Hall of Fame champion fighter Bobby Chacon, who died Wednesday, Sept. 8, near Lake Elsinore under hospice care for dementia at age 64, will be remembered in the Northeast Valley as not just a champion boxer, but as a man who was always approachable.
People in the community loved him and he loved them back. He was one of the local boys who made it, a graduate of San Fernando High School and California State University, Northridge and people proudly cheered him on.
The sport took it’s toll on the boxer who suffered nuerological damage after his long career, but still, until recent years, he could still be seen at local community events, in a boxing stance with fists up and a big smile posing for photos and doing his best to sign an autograph. He had much difficulty talking but he still tried and he used his winning smile and big love he radiated to communicate back to those who approached him. He never turned down a request for a photo.
News of his death spread quickly in his hometown of San Fernando via Facebook. Jorge Grinnz Gemeniis Negrete wrote, May he Rest In Peace, and his legacy live on forever!!! BOBBY CHACON!!! CHAMPION!!! LEGEND!!!
Riverside County coroner’s Sgt. Brent Seacrest said Chacon died at his home “with his family present at his bedside.”
Gary Ballin, Chacon’s barber in San Fernando and a long-time friend, said friends “were protective” of Chacon as his issues with dementia became more pronounced.
“In recent years people knew his condition and always wondered what his capabilities were. He had trouble with his speech and his gait,” Ballin said. But Bobby’s hand-and-eye coordination were excellent. One time he and a friend came over to the VFW in San Fernando to shoot some pool. And he was beating everybody, game after game.”
As a fighter, Chacon’s toughness and courage were his undoing, Ballin said. “He took too many punches. But he took them because he could take them. He was too brave for his own good.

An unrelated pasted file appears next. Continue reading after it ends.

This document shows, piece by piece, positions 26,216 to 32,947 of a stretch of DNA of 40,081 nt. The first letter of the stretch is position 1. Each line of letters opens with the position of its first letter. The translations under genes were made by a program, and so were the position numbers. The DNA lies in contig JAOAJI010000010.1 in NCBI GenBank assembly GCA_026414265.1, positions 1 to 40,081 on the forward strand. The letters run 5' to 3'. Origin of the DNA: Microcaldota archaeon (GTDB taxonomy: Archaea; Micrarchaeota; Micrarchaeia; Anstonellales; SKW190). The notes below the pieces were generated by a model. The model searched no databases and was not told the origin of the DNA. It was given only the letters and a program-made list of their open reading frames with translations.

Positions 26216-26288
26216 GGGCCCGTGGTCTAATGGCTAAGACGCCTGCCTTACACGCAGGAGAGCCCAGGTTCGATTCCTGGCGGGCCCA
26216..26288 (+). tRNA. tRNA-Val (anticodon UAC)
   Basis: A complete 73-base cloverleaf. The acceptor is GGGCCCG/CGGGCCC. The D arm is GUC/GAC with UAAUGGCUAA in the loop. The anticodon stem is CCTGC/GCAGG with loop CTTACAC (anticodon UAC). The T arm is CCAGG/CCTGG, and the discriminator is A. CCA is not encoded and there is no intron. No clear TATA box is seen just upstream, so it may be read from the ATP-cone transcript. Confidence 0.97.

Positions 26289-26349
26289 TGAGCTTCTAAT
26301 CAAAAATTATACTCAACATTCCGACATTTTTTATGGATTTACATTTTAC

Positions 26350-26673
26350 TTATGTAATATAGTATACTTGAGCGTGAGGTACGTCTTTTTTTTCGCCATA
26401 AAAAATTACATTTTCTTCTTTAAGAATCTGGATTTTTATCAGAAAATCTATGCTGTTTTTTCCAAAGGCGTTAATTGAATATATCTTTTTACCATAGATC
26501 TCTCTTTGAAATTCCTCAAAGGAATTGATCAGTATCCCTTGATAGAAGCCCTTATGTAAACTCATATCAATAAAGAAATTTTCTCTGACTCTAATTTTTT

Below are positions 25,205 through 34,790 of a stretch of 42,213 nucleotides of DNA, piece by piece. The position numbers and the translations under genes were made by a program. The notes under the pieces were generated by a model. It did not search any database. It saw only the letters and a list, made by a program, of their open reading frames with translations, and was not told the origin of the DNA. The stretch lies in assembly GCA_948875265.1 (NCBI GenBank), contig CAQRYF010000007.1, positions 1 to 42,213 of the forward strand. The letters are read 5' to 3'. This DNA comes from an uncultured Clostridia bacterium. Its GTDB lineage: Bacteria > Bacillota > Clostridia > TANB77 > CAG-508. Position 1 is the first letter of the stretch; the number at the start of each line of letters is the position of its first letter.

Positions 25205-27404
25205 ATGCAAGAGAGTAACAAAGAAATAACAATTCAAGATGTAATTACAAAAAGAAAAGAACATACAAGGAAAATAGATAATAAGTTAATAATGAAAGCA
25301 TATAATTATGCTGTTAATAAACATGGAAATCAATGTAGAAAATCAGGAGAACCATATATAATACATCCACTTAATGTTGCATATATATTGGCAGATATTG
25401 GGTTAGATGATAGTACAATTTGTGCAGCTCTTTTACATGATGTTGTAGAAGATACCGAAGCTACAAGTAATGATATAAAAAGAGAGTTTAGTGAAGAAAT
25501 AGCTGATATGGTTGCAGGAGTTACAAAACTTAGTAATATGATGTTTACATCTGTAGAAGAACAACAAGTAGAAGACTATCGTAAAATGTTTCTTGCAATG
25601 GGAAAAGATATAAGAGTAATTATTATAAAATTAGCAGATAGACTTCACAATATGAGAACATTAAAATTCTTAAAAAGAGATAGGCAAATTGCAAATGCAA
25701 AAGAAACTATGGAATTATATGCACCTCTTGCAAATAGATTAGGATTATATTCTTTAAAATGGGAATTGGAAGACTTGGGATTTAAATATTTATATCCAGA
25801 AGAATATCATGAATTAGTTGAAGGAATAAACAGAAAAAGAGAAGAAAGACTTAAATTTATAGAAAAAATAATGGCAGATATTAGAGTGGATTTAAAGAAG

Sylmar resident Patricia Yribe was a classmate of Chacon’s at San Fernando High School in 1969 and 1970. She was the godmother to Chacon’s daughter Johna.
“He was a man with a big heart,” Yribe said. “He was that way with all his friends. Very sweet, very kind, very gentle. In high school he was not really into school. People loved him, even though school was not his thing.”
She said it was difficult to see him with his advanced dementia. “He would still recognize me and still was the same kindhearted person. He seemed to be aware of his situation and was sad about that. But…he also lived a hard life. his first wife committed suicide and one of his sons was murdered in Panorama City. So he had some difficulties.”
Former football star Anthony Davis, who lives in Sylmar, recalled playing Little League baseball with Chacon. He was also at the Los Angeles Sports Arena for the Lopez fight for the
“What I remember is Bobby always had smile on his face,” Davis said. “And believe it or not, even as kid he was tough. Nobody would mess with him even then.”
As a fighter, Davis said, Chacon was tough. “He didn’t take no trash from anybody. He always stood his ground. He was great.”
Inducted into the International Boxing Hall of Fame in 2005, the former WBC featherweight and super featherweight champion went 59-7-1 with 47 knockouts in a 16-year pro career. The Southern California native engaged in numerous memorable fights, including victories over rival Rafael “Bazooka” Limon, Cornelius Boza-Edwards, Danny Lopez and Ruben Olivares.
He also beat future trainer Freddie Roach and lost to Alexis Arguello and Ray “Boom Boom” Mancini.
‘’One of the most exciting fighters in the history of the West Coast, an amazing blood-and-guts brawler who took on the best fighters in three divisions,” said Ricky Farris, president of the West Coast Boxing Hall of Fame.
Chacon was nicknamed “Schoolboy” by boxing publicist Bill Caplan.
During his career, he competed with some of boxing’s best, including Ray “Boom Boom” Mancini, Ruben Olivares, Danny “Little Red” Lopez, Ramon “Bazooka” Limon, Cornelius Boza-Edwards and Alexis Arguello.
He rose to fame fighting in the Southland, earning him a 1973 bout against Olivares, a fight that he lost but that earned him a reputation as a hard-nosed brawler. One year later, he defeated Lopez, and another year later, he won the featherweight title.
He lost that belt, but battled his way through a series of epic bouts
before winning the super-featherweight title in 1982 by defeating Limon. He followed up that victory in 1983 by defeating Boza-Edwards in what was dubbed the Fight of the Year.
“He had a great personality and was always laughing and smiling, and he would make friends with everyone he met,” boxing promoter Don Chargin told Yahoo Sports. “He was a promoter’s dream. He was a great, entertaining fighter, he was great at press conferences and you could take him anywhere to meet people because he had that charisma.”